I've been meaning to get to this meme that Valerie tagged me with awhile ago. I am to list my favorite movies, which is very hard to do, so I thought I'd spin it a bit. A common cliche often heard is, "The movie is never better than the book." I say, that isn't always true. These are movies I love that I think are better than the books they are based on, in no particular order.
The Godfather. Arguably the greatest movie ever made. The book? Not so much. Sure, it's not a bad read, but at no point do you feel that it is the grand, sweeping indictment of our capitalistic system. Never does the book aspire to the Shakespearean heights, the examination of American royalty that the film does. None of the characters within the book rise to the level that Pacino, Brando, Cann, Duvall and Keaton elevate them to.'
Favorite quote. Michael: Fredo, you're my older brother, and I love you. But don't ever take sides with anyone against the Family again. Ever.
Jaws. The book is a quality page turner, scary and compelling. The movie? A terrifying, modern retelling of Moby Dick. Utilizing the "less is more" Hitchcockian style of film making, Jaws dwells on the subject of revenge, and the struggle of man vs. nature. Still, when I look out on a large body of water, I think of this movie.
Favorite quote. Brody: You're gonna need a bigger boat.
Lonesome Dove. Probably the best book on my list, it won the 1986 Pulitzer Prize for Fiction. In 1989 it was shown on CBS as a miniseries. Like I said, this book rocks. Historical fiction at it's best, it tells the story of the first cattle drive from south Texas to Montana.
What separates the film from the book for me? Two words, Robert Duvall. Duvall creates a character so rich and charismatic, even as an adult, I developed a strong emotional attachment to him. I didn't just wish I could meet him. I wish I could be him. There are many great characters like this in film history. R.P. McMurphy. 'Cool Hand' Luke. But I'd take Augustus MacRae over all of them.
Favorite quote. Gus: Here's to the sunny slopes of long ago.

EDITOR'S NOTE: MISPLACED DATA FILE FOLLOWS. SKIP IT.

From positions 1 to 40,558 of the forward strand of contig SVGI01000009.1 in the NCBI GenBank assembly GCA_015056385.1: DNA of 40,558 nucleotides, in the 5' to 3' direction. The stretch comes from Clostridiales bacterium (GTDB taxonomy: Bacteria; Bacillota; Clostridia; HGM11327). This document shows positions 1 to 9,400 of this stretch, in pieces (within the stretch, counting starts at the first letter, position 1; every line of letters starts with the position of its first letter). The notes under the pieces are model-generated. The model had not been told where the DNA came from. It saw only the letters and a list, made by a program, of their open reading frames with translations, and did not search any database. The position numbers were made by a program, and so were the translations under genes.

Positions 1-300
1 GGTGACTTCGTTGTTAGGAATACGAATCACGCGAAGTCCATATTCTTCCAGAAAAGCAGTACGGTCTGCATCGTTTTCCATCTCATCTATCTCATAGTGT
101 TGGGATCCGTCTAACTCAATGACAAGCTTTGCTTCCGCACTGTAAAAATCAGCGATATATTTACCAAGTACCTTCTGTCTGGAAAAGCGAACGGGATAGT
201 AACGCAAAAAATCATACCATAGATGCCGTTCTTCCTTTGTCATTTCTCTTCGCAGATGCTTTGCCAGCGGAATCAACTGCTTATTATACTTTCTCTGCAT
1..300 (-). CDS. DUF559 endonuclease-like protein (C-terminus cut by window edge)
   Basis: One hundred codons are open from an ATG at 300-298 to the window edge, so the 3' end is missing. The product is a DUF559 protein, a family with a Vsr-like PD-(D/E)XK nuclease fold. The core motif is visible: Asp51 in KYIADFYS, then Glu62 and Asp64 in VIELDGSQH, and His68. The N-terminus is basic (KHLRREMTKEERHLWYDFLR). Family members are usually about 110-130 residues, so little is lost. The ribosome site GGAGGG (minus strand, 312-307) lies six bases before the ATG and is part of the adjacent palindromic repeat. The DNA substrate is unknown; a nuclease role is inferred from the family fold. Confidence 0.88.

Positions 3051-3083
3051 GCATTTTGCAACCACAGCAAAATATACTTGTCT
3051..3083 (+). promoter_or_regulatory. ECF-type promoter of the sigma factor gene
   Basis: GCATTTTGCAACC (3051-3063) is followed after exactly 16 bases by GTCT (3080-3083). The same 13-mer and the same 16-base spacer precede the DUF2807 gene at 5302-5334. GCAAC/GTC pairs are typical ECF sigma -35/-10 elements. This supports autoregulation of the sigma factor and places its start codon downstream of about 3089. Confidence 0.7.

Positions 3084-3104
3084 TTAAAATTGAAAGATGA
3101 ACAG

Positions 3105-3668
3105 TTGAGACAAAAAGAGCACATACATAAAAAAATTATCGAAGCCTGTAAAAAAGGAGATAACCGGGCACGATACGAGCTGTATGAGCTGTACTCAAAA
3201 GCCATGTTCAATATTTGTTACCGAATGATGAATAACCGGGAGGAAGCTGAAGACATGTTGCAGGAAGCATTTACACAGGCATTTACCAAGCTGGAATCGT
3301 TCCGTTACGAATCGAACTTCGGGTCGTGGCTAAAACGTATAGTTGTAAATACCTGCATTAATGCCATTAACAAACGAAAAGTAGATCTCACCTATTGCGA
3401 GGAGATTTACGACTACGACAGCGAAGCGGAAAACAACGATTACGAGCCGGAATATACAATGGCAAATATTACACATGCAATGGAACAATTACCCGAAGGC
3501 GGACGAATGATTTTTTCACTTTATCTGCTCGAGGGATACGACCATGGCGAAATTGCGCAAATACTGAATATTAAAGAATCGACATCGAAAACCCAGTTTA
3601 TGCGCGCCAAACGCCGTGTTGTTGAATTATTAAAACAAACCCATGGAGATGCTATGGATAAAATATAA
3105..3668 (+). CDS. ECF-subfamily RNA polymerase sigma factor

The Lord Of The Rings: The Fellowship Of The Ring. This is my favorite of the three film installments for the reason that it is my least favorite of the books. Most of the time I consider both a single thing. One book, one movie. But for the sake of this list I'll split them up. The film introduces us to a world so fully realized and beautiful, it's as if we have finally been given the gift of living and seeing the world Tolkien created. What is exposition in the book, and make no mistake I love it, is a visceral experience when watching the film.
Favorite quote. Gandalf: In the common tongue it reads "One Ring to Rule Them All. One Ring to Find Them. One Ring to Bring Them All and In The Darkness Bind Them."
Adaptation. I'll be honest with you, I haven't read the whole book. I've read parts, here and there, but not much. I couldn't get into it. I probably shouldn't compare them, the two being so different, but I think the film explores the pain of creation, the pain of being human at times, in a way the book doesn't. I also think this is another case of actors, at the top of their game, bringing us characters, people, living their lives in such a wonderful way with all the pain that that involves, that I'm not sure a book is capable of.
Favorite quote. Robert McKee: Nothing happens in the world? Are you out of your fucking mind? People are murdered every day. There's genocide, war, corruption. Every fucking day, somewhere in the world, somebody sacrifices his life to save someone else. Every fucking day, someone, somewhere makes a conscious decision to destroy someone else. People find love, people lose it. For Christ's sake, a child watches her mother beaten to death on the steps of a church. Someone goes hungry. Somebody else betrays his best friend for a woman. If you can't find that stuff in life, then you, my friend, don't know crap about life. And why the FUCK are you wasting my two precious hours with your movie? I don't have any use for it. I don't have any bloody use for it.
Charlie Kaufman: Ok, thank you.